Nov 30 1770 - New-London Gazette Slavery 1
New-London Gazette (November 30, 1770).

November 29

What was advertised in a colonial American newspaper 250 years ago today?

Pennsylvania Gazette (November 29, 1770).

“He may take the LIBERTY of craving the continuance of their favours.”

John Mason, an upholsterer who ran a shop at the Sign of the Crown and Cushion in Philadelphia, had a habit of injecting politics into the newspaper advertisements he placed in the late 1760s and early 1770s.  He often emphasized the words “LIBERTY” and “PROPERTY” in notices offering his services to consumers.  For instance, in an advertisement in the August 7, 1769, edition of the Pennsylvania Chronicle, he requested “LIBERTY to inform his friends and customers that he has removed his PROPERTY” to a new location.  He then provided a short history of mattresses to argue that those he stuffed with wool were superior to others stuffed with straw or feathers, but after that bit of frivolity he concluded with a jeremiad about Parliament imposing duties on certain imported goods.  He proclaimed that “Liberty is the Common Cry” due to the Townshend Acts that would “Deprive [colonists] of our Liberty and property.”  Nearly a year later, he placed an advertisement for paper hangings “(not lately imported),” mattresses, and trimmings in the July 19, 1770, edition of the Pennsylvania Journal.  He concluded with a poem that decried New York for abandoning liberty by discontinuing the nonimportation agreement before Parliament repealed all of the duties on imported goods.

A few months later, Mason placed a new advertisement in the November 29, 1770, edition of the Pennsylvania Gazette.  He once again accentuated the words “LIBERTY” and “PROPERTY,” though this time he did not include more extensive commentary about the current political climate in Pennsylvania and the rest of the colonies.  In this instance, he declared that he “presumes he may take the LIBERTY of craving the continuance” of the “favours” of his “friends and customers in general” in his efforts “dispose of his PROPERTY.”  Along with “FURNITURE CHECKS,” the words “LIBERTY” and “PROPERTY” were the only words in all capitals in the body of Mason’s advertisements.  Accordingly, they likely attracted attention, priming readers to think about current events as they perused Mason’s notice, especially those already familiar with the outspoken upholsterer’s politics.

At the conclusion of his notice, Mason testified that “it is the distinguishing character of noble and generous minds to employ the industrious.”  He then pledged “his utmost endeavours to give general satisfaction.”  Although not as explicitly political as the short sermons in some of his earlier advertisements, Mason may have intended for that statement to resonate with conversations about encouraging domestic manufactures as alternatives to imported goods.  He suggested that his prospective customers had both an obligation and an opportunity; they had an obligation to support “industrious” colonists and an opportunity to demonstrate their “distinguishing character” and “noble and generous minds” by doing so.  Given the contents of the rest of the newspaper as well as the pattern the upholsterer established in his marketing, readers likely recognized Mason’s message in this advertisement even without a more elaborate lecture about politics.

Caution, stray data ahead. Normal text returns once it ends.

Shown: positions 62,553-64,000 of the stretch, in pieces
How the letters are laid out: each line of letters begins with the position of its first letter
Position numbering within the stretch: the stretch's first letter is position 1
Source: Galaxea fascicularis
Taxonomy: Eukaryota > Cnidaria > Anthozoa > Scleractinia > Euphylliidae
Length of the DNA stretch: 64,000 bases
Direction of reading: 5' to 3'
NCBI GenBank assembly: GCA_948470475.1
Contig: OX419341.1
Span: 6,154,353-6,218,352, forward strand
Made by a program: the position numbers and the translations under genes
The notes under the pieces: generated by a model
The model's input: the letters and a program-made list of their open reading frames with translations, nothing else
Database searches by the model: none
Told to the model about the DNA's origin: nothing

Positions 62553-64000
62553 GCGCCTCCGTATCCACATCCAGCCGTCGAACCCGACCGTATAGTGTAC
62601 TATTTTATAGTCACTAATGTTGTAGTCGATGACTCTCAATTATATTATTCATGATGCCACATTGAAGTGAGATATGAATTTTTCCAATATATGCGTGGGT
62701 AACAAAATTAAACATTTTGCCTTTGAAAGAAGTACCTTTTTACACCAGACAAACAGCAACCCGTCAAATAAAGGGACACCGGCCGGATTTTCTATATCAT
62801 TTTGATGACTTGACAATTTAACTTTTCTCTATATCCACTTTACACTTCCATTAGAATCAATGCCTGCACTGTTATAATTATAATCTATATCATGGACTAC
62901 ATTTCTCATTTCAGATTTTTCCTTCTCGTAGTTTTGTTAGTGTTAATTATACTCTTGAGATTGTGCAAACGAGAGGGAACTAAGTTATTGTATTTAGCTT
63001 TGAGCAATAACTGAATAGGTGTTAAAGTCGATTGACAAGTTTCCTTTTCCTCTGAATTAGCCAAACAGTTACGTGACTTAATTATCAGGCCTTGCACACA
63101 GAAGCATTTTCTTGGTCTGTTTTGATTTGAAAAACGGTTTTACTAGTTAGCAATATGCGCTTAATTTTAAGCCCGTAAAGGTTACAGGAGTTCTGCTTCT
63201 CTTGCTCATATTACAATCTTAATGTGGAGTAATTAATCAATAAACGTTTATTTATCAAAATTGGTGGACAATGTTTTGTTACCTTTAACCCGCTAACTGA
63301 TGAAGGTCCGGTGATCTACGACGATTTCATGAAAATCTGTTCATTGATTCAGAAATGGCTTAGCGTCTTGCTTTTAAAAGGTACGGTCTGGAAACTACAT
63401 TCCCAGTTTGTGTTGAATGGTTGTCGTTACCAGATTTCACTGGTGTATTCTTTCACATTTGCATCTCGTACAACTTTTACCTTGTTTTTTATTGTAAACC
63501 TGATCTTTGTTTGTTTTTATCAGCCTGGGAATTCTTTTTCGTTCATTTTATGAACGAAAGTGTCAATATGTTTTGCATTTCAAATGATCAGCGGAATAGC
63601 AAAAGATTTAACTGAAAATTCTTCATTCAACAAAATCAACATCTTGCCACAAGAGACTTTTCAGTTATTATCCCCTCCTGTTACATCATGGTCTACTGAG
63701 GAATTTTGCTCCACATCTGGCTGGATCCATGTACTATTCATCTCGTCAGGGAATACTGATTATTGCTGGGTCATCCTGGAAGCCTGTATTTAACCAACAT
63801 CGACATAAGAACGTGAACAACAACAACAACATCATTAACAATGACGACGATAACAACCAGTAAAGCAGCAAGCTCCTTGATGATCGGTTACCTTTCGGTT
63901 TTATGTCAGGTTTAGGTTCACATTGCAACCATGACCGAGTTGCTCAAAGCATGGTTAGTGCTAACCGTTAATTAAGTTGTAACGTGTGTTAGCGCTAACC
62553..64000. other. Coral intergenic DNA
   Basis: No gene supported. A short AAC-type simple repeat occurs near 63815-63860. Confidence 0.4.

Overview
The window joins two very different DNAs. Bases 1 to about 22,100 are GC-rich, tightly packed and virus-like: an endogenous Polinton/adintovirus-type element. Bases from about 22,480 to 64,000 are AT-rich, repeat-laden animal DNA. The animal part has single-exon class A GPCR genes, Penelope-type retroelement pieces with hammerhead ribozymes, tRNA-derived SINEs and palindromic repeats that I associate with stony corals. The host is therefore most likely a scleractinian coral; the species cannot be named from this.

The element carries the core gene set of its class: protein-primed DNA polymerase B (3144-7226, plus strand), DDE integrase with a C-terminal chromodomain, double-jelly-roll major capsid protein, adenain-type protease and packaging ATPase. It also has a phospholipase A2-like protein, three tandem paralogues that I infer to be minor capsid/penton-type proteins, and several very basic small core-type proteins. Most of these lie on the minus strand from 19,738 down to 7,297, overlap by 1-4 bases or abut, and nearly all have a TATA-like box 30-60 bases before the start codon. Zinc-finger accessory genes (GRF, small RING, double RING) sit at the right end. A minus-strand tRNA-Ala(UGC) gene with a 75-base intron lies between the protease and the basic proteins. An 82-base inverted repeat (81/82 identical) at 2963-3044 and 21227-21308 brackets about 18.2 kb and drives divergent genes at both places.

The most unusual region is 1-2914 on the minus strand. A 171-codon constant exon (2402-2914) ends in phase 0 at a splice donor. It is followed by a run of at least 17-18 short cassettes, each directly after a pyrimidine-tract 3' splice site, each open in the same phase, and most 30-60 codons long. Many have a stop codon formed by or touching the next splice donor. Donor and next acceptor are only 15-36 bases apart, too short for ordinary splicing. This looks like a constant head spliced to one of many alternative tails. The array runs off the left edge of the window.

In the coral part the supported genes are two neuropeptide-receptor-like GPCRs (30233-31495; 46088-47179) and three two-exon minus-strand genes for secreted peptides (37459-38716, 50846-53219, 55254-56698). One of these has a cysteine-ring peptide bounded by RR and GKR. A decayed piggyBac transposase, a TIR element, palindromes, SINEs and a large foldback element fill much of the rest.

Slavery Advertisements Published November 29, 1770

GUEST CURATOR:  Matt Ringstaff

The Slavery Adverts 250 Project chronicles the role of newspaper advertising in perpetuating slavery in the era of the American Revolution. The project seeks to reveal the ubiquity of slavery in eighteenth-century life from New England to Georgia by republishing advertisements about enslaved people – for sale as individuals or in groups, wanted to purchase or for hire for short periods, runaways who liberated themselves, and those who were subsequently captured and confined in jails and workhouses – in daily digests on this site as well as in real time via the @SlaveAdverts250 Twitter feed, utilizing twenty-first-century media to stand in for the print media of the eighteenth century.

The project aims to provide modern audiences with a sense of just how often colonists encountered these advertisements in their daily lives. Enslaved men, women, and children appeared in print somewhere in the colonies almost every single day. Those advertisements served as a constant backdrop for social, cultural, economic, and political life in colonial and revolutionary America. Colonists who did not purport to own enslaved people were still confronted with slavery as well as invited to maintain the system by purchasing enslaved men, women, and children or assisting in the capture of so-called “runaways” who sought to free themselves from bondage. The frequency of these newspaper advertisements suggests just how embedded slavery was in colonial and revolutionary American culture in everyday interactions beyond the printed page.